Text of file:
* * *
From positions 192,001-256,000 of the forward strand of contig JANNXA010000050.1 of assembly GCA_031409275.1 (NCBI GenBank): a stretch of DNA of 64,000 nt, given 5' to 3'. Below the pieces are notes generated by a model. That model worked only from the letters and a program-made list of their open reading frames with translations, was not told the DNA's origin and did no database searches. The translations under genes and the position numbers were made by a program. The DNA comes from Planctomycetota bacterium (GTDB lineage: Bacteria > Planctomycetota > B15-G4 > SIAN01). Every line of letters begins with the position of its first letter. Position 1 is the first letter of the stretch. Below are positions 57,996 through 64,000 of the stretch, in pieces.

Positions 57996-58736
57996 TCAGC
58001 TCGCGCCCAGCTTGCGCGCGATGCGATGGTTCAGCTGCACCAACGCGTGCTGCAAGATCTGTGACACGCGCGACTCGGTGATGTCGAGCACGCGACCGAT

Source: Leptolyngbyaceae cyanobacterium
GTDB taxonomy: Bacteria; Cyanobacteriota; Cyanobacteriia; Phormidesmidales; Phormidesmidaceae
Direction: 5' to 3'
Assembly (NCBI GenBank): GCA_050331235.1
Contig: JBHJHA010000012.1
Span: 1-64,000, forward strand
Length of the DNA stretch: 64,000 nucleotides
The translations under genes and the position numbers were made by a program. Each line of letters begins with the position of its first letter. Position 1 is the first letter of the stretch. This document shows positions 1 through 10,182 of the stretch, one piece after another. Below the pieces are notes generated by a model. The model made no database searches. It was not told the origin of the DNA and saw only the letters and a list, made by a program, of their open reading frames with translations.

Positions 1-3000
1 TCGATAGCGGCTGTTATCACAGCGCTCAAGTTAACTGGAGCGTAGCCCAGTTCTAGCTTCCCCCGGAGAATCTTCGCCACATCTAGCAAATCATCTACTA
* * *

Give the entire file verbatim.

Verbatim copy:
From positions 192,001-256,000 of the forward strand of contig JANNXA010000050.1 of assembly GCA_031409275.1 (NCBI GenBank): a stretch of DNA of 64,000 nt, given 5' to 3'. Below the pieces are notes generated by a model. That model worked only from the letters and a program-made list of their open reading frames with translations, was not told the DNA's origin and did no database searches. The translations under genes and the position numbers were made by a program. The DNA comes from Planctomycetota bacterium (GTDB lineage: Bacteria > Planctomycetota > B15-G4 > SIAN01). Every line of letters begins with the position of its first letter. Position 1 is the first letter of the stretch. Below are positions 57,996 through 64,000 of the stretch, in pieces.

Positions 57996-58736
57996 TCAGC
58001 TCGCGCCCAGCTTGCGCGCGATGCGATGGTTCAGCTGCACCAACGCGTGCTGCAAGATCTGTGACACGCGCGACTCGGTGATGTCGAGCACGCGACCGAT

Source: Leptolyngbyaceae cyanobacterium
GTDB taxonomy: Bacteria; Cyanobacteriota; Cyanobacteriia; Phormidesmidales; Phormidesmidaceae
Direction: 5' to 3'
Assembly (NCBI GenBank): GCA_050331235.1
Contig: JBHJHA010000012.1
Span: 1-64,000, forward strand
Length of the DNA stretch: 64,000 nucleotides
The translations under genes and the position numbers were made by a program. Each line of letters begins with the position of its first letter. Position 1 is the first letter of the stretch. This document shows positions 1 through 10,182 of the stretch, one piece after another. Below the pieces are notes generated by a model. The model made no database searches. It was not told the origin of the DNA and saw only the letters and a list, made by a program, of their open reading frames with translations.

Positions 1-3000
1 TCGATAGCGGCTGTTATCACAGCGCTCAAGTTAACTGGAGCGTAGCCCAGTTCTAGCTTCCCCCGGAGAATCTTCGCCACATCTAGCAAATCATCTACTA